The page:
“So I was telling this story to my golf buddies the other day” ended Trevor “and they couldn’t believe how dishonest the installer had been. But then they are Zimbabwean. The one South African who was playing with us couldn’t believe how naive I’d  been to hand over cash to someone I didn’t know with just a handshake to seal the deal”.

Indeed, how bad are things getting when one cannot trust complete strangers!


The scam

10 01 2014

We have our share of scams in Zimbabwe. Some are more clever than others.

The man at the gate said “they” were charging $1 to go through the shortcut to the light industrial sites where I was going. It was “for the people maintaining the road”.  This sounded plausible enough; the roads are in an appalling state in Harare at the moment. They always degrade in the rains and are patched up when they should really be resurfaced. The city council has no money to do this so enterprising individuals patch up the potholes and put up signs such as “Voluntary work – Pliz help” in the hope that passing motorists will drop them a dollar or two.

When I looked a bit dubious he pointed to an old sign that listed a tobacco company as the legal owner of the industrial complex through which the road ran and said “It’s private property now”. I was a bit sceptical about that but it’s not a part of town that I frequent. Anyway, it was a lot shorter than going around along some very bad stretches of road and if the road had actually been maintained… I handed over a dollar. He picked up his cellphone, appeared to dial and said “One car coming through”.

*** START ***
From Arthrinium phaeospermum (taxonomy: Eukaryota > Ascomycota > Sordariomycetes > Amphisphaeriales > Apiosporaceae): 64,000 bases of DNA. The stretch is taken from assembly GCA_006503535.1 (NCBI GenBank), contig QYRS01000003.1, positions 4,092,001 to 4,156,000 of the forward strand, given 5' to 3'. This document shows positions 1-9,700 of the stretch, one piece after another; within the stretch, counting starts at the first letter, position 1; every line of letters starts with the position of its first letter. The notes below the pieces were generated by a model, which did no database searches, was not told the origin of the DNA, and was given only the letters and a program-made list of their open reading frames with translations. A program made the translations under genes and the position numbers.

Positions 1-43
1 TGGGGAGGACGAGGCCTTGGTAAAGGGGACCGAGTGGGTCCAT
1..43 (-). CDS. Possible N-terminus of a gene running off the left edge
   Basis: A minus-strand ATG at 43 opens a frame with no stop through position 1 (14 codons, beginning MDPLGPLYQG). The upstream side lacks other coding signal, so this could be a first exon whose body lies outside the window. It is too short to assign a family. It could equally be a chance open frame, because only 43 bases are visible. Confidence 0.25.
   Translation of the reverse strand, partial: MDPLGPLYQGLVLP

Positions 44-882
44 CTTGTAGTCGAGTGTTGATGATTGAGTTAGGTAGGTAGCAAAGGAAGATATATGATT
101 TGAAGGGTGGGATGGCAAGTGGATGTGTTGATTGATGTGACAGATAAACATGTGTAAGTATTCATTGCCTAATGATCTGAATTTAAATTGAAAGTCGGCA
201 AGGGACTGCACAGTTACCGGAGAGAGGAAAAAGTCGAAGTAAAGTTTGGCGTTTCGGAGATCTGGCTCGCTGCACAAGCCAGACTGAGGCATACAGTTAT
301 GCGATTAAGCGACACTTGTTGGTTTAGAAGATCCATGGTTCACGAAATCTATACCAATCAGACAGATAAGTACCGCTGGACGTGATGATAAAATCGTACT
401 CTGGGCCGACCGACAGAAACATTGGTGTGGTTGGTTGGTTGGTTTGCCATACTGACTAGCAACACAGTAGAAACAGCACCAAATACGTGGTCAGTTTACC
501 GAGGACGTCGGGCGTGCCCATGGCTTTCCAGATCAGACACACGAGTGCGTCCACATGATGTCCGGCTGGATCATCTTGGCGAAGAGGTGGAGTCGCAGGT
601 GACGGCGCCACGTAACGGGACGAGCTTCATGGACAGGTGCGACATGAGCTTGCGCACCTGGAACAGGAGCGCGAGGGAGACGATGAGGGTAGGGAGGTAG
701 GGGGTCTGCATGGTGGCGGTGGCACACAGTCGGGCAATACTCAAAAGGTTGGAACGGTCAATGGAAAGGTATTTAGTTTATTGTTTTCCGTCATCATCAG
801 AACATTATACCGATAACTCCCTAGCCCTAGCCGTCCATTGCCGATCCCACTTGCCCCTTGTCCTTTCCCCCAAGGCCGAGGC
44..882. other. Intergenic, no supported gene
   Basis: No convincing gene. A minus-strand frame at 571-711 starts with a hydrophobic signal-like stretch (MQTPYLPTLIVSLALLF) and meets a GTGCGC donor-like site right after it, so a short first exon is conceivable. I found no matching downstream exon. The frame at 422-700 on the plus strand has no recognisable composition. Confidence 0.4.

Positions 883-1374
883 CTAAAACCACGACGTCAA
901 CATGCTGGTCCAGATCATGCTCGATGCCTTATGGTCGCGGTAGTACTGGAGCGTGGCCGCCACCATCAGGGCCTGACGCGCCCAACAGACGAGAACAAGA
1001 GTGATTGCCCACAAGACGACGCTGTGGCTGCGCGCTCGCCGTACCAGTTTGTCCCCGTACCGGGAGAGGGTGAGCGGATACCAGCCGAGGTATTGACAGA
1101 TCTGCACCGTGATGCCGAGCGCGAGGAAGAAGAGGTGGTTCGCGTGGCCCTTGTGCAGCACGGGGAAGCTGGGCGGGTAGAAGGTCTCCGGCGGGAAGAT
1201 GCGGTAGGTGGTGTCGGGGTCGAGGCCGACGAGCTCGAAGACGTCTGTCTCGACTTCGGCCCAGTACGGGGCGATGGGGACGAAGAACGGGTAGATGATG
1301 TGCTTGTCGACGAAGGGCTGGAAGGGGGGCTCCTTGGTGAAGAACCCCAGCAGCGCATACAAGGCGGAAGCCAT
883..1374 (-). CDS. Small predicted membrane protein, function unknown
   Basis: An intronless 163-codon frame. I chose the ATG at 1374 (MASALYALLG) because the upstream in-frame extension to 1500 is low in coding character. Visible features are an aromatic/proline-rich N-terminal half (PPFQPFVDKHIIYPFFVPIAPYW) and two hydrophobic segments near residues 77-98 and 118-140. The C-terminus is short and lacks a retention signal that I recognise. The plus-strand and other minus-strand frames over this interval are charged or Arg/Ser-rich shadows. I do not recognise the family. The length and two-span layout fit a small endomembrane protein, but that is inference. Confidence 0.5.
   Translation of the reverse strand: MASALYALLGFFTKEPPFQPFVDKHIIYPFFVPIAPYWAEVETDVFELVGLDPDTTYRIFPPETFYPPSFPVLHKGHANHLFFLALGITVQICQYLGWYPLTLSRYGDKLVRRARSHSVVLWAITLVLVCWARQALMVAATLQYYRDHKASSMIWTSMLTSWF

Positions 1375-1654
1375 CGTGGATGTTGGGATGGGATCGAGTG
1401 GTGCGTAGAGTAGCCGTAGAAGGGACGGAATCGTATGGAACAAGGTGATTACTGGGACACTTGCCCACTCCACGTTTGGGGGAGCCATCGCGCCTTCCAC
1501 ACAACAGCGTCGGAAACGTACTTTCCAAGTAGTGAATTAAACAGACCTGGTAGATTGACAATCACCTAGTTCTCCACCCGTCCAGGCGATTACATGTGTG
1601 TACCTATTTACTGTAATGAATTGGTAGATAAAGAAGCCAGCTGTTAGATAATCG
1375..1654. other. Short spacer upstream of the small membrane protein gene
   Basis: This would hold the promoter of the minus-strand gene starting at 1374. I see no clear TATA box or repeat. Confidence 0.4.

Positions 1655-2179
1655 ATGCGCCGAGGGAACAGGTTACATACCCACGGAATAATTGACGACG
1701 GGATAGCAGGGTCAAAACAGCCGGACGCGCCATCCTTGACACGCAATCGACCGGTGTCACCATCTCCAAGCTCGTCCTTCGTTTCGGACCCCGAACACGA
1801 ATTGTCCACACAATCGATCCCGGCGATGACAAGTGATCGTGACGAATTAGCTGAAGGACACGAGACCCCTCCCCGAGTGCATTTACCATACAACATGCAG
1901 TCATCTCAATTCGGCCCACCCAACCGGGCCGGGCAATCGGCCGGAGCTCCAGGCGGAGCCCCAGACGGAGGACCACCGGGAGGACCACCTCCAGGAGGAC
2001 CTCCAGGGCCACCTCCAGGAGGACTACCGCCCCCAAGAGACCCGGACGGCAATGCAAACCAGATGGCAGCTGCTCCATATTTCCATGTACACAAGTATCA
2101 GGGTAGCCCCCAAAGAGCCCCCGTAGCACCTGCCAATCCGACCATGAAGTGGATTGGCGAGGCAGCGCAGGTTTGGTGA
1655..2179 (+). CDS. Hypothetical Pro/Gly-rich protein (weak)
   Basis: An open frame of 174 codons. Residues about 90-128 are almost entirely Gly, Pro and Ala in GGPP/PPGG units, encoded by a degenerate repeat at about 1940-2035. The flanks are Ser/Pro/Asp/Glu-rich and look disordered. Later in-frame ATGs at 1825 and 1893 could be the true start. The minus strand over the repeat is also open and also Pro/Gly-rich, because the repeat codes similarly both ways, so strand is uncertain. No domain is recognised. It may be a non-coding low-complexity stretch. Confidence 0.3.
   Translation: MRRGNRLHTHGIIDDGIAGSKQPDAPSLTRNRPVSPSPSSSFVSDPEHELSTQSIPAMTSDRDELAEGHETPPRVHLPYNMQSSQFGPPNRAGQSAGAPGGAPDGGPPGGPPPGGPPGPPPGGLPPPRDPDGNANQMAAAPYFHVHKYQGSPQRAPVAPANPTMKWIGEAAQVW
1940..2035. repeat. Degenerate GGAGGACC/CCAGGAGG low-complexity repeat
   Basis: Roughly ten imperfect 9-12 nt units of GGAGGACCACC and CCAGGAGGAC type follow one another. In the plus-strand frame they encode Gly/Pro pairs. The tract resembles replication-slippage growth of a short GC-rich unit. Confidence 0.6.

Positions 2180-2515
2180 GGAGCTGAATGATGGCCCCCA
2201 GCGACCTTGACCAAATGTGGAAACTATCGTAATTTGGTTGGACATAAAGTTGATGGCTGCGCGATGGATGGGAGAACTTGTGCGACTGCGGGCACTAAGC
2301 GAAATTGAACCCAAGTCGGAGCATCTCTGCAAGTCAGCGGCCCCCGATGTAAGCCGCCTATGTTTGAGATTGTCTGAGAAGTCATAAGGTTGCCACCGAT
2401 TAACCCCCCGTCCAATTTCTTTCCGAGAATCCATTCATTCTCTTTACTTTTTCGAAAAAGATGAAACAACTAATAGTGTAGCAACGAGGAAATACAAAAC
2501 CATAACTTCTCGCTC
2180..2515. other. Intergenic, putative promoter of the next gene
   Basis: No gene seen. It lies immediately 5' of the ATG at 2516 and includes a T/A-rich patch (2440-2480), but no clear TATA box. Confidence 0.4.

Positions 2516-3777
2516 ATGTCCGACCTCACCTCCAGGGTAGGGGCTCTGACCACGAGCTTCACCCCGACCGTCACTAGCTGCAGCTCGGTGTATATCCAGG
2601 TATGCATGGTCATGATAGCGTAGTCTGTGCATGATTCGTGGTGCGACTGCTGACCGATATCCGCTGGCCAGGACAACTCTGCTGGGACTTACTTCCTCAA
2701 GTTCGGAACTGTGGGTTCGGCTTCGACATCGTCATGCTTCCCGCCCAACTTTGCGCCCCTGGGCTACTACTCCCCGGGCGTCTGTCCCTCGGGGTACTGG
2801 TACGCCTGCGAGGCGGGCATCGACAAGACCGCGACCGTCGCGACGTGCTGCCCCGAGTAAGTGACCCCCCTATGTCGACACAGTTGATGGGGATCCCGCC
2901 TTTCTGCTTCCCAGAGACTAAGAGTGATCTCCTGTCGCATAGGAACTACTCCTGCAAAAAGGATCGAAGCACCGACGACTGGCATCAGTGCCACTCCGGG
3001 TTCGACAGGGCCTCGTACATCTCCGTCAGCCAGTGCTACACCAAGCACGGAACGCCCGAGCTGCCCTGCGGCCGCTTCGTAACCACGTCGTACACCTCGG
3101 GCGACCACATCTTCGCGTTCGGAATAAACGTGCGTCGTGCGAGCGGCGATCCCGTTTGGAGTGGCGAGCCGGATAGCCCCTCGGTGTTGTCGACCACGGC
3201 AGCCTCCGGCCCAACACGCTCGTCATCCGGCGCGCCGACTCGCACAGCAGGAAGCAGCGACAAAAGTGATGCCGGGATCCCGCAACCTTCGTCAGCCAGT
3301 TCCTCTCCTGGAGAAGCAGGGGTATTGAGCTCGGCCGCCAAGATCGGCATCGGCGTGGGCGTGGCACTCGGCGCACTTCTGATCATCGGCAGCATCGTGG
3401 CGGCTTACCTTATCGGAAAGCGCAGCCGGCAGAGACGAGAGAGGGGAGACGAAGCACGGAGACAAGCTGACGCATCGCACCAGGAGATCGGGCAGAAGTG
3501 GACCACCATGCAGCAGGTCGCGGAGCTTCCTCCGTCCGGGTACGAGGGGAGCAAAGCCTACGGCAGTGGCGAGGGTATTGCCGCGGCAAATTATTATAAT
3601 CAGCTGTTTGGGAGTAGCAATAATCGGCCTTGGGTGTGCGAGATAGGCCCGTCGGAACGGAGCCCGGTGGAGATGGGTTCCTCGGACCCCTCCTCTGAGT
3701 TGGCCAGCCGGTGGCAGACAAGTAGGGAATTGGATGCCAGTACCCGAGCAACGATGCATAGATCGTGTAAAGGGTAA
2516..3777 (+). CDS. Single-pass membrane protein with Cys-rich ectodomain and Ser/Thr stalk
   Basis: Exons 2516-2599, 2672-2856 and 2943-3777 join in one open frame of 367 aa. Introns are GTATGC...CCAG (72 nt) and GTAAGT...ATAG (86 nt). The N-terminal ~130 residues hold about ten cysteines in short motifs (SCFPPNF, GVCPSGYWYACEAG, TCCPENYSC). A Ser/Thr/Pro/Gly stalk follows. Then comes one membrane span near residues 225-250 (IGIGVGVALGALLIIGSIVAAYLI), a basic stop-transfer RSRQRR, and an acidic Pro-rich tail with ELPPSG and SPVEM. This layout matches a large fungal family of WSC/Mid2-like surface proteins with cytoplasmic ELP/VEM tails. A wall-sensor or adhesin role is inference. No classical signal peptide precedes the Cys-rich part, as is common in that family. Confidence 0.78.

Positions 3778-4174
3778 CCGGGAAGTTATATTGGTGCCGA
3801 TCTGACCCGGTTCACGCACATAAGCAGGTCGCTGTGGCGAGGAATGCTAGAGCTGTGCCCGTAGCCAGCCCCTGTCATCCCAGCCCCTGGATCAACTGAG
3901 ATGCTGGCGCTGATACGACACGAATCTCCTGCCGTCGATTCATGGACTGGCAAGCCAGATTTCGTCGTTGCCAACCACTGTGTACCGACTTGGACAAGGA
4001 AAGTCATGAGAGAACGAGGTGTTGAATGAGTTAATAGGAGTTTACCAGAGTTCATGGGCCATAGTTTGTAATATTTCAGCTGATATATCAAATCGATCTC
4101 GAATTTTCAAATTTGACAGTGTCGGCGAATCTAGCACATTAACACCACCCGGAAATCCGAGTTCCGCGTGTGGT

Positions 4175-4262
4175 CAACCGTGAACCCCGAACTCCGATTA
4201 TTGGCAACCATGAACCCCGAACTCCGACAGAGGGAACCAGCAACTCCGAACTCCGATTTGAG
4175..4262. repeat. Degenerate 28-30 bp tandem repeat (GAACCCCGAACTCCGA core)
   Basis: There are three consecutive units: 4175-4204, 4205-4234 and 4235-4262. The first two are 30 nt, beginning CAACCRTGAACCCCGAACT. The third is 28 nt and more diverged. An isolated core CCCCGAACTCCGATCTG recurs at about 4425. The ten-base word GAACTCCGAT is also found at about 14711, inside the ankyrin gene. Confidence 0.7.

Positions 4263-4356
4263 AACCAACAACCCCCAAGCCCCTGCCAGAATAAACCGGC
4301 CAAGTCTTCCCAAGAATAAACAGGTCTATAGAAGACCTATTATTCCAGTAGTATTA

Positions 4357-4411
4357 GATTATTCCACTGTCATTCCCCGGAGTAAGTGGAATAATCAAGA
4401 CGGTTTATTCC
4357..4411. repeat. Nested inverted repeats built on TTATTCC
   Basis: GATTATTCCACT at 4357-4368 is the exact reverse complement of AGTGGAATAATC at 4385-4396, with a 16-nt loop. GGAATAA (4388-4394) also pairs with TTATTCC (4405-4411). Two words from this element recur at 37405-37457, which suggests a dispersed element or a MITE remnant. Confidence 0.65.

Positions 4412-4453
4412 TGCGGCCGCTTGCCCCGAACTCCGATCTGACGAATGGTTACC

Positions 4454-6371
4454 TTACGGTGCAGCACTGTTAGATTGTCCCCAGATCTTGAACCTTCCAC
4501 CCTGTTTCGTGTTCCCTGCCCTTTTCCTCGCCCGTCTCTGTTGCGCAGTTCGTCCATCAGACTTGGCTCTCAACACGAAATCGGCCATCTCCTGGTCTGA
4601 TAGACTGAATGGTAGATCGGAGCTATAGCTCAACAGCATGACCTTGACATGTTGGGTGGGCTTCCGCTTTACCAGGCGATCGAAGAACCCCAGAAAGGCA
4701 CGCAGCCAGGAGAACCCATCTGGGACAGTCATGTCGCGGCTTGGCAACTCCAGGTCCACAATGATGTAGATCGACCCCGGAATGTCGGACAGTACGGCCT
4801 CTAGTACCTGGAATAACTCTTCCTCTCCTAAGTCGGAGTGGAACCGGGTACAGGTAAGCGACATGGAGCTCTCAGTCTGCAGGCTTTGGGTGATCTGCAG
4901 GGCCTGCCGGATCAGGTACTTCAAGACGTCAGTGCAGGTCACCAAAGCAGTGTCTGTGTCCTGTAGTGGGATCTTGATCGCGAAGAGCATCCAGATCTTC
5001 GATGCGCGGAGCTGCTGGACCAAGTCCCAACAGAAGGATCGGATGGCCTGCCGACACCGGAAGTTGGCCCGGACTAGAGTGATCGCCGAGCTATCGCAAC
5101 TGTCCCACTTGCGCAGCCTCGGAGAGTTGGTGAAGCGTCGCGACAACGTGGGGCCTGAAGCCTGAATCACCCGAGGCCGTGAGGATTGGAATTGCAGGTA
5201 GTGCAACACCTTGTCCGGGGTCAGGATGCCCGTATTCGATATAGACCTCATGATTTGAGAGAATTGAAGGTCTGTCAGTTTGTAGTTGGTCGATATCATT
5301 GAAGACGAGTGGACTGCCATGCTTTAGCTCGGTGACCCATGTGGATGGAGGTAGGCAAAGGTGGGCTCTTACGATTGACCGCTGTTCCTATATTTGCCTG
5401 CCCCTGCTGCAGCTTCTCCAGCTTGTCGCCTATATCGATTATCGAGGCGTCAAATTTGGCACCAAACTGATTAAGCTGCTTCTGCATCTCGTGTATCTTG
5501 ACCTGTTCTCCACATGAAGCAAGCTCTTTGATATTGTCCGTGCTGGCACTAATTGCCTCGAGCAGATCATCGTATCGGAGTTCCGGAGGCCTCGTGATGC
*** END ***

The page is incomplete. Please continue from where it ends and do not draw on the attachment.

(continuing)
Half way through the premises I started to think I’d been had. It was all run down, the road although not bad was not maintained and there was no tobacco company present. Nobody checked that my vehicle was “permitted” at the other gate. I was seething. I realized that he hadn’t actually dialed anyone, he had got through to the “other person” far too quickly and my vehicle hadn’t been identified either.

By the time I’d finished my business I was seriously considering revenge. Demanding my money back and if not getting it removing the gate with the front of my Land Cruiser (which is reinforced to deal with bush and goats). Or something more subtle like making a video with my cellphone and promising to pass it on to the police.

Oh what the hell. It was only a dollar and I got a story out of it. But it still stings to get had even if you have been naive.

An inspirational story – the Cold Fact

25 12 2013

I am not religious at all so this time of year is a bit lost on me. Actually I find it a bit tedious and find it a relief when it’s over – an excess of eating and false bonhomie and the original message of hope and inspiration long buried in commercialism. I heard the first Christmas Carols this year in a supermarket at the end of October. I do however like a truly inspirational story as much as anyone so last night made myself comfortable with a DVD “Searching for Sugar Man” – the story of the search for the artiste known just as Rodriguez who in my youth produced the iconic album Cold Fact that sank without trace in the USA but was a huge hit in this part of the world where it was seen as a touch provocative, anti-establishment, and a touchstone for anti-apartheid music in the Afrikaans language.

I suppose I was about 15 when I first heard Cold Fact. Tape cassettes were a new technology so it must have been what we called an LP (long playing vinyl record). We considered ourselves a bit rebellious just for listening to it with its shocking lyrics on I Wonder – “… I wonder how many times you’ve had sex and I wonder, do you know who’ll be next and I wonder…”. Well, shocking for that era. And the song about drugs – Sugar Man. I never owned the album, I wouldn’t have dared bring it home. I had already rocked the boat by being the first of my siblings to buy a pop album – the soundtrack to Jonathan Livingston Seagull. Radical stuff man! I am not sure I would really have appreciated the lyrics anyway, often a gritty synopsis of Rodriguez’s Detroit.